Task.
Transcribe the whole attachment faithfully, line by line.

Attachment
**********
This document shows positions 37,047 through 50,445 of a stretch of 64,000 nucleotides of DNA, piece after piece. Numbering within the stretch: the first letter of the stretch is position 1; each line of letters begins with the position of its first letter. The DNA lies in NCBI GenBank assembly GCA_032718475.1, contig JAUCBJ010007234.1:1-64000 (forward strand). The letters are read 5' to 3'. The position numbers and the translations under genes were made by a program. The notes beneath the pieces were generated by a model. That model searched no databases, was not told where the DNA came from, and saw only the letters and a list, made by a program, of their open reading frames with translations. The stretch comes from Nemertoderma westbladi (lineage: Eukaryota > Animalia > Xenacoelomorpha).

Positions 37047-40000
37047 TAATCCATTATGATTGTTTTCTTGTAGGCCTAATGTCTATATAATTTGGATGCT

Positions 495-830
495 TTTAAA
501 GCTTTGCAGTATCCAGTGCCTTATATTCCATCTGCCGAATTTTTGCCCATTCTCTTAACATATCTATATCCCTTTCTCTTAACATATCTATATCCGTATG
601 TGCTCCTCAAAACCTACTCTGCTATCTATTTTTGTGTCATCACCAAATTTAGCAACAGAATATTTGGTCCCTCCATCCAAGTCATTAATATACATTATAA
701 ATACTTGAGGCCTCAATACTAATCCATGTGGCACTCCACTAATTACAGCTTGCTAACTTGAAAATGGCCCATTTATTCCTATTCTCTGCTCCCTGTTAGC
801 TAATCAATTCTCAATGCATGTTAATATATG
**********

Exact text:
This document shows positions 37,047 through 50,445 of a stretch of 64,000 nucleotides of DNA, piece after piece. Numbering within the stretch: the first letter of the stretch is position 1; each line of letters begins with the position of its first letter. The DNA lies in NCBI GenBank assembly GCA_032718475.1, contig JAUCBJ010007234.1:1-64000 (forward strand). The letters are read 5' to 3'. The position numbers and the translations under genes were made by a program. The notes beneath the pieces were generated by a model. That model searched no databases, was not told where the DNA came from, and saw only the letters and a list, made by a program, of their open reading frames with translations. The stretch comes from Nemertoderma westbladi (lineage: Eukaryota > Animalia > Xenacoelomorpha).

Positions 37047-40000
37047 TAATCCATTATGATTGTTTTCTTGTAGGCCTAATGTCTATATAATTTGGATGCT

Positions 495-830
495 TTTAAA
501 GCTTTGCAGTATCCAGTGCCTTATATTCCATCTGCCGAATTTTTGCCCATTCTCTTAACATATCTATATCCCTTTCTCTTAACATATCTATATCCGTATG
601 TGCTCCTCAAAACCTACTCTGCTATCTATTTTTGTGTCATCACCAAATTTAGCAACAGAATATTTGGTCCCTCCATCCAAGTCATTAATATACATTATAA
701 ATACTTGAGGCCTCAATACTAATCCATGTGGCACTCCACTAATTACAGCTTGCTAACTTGAAAATGGCCCATTTATTCCTATTCTCTGCTCCCTGTTAGC
801 TAATCAATTCTCAATGCATGTTAATATATG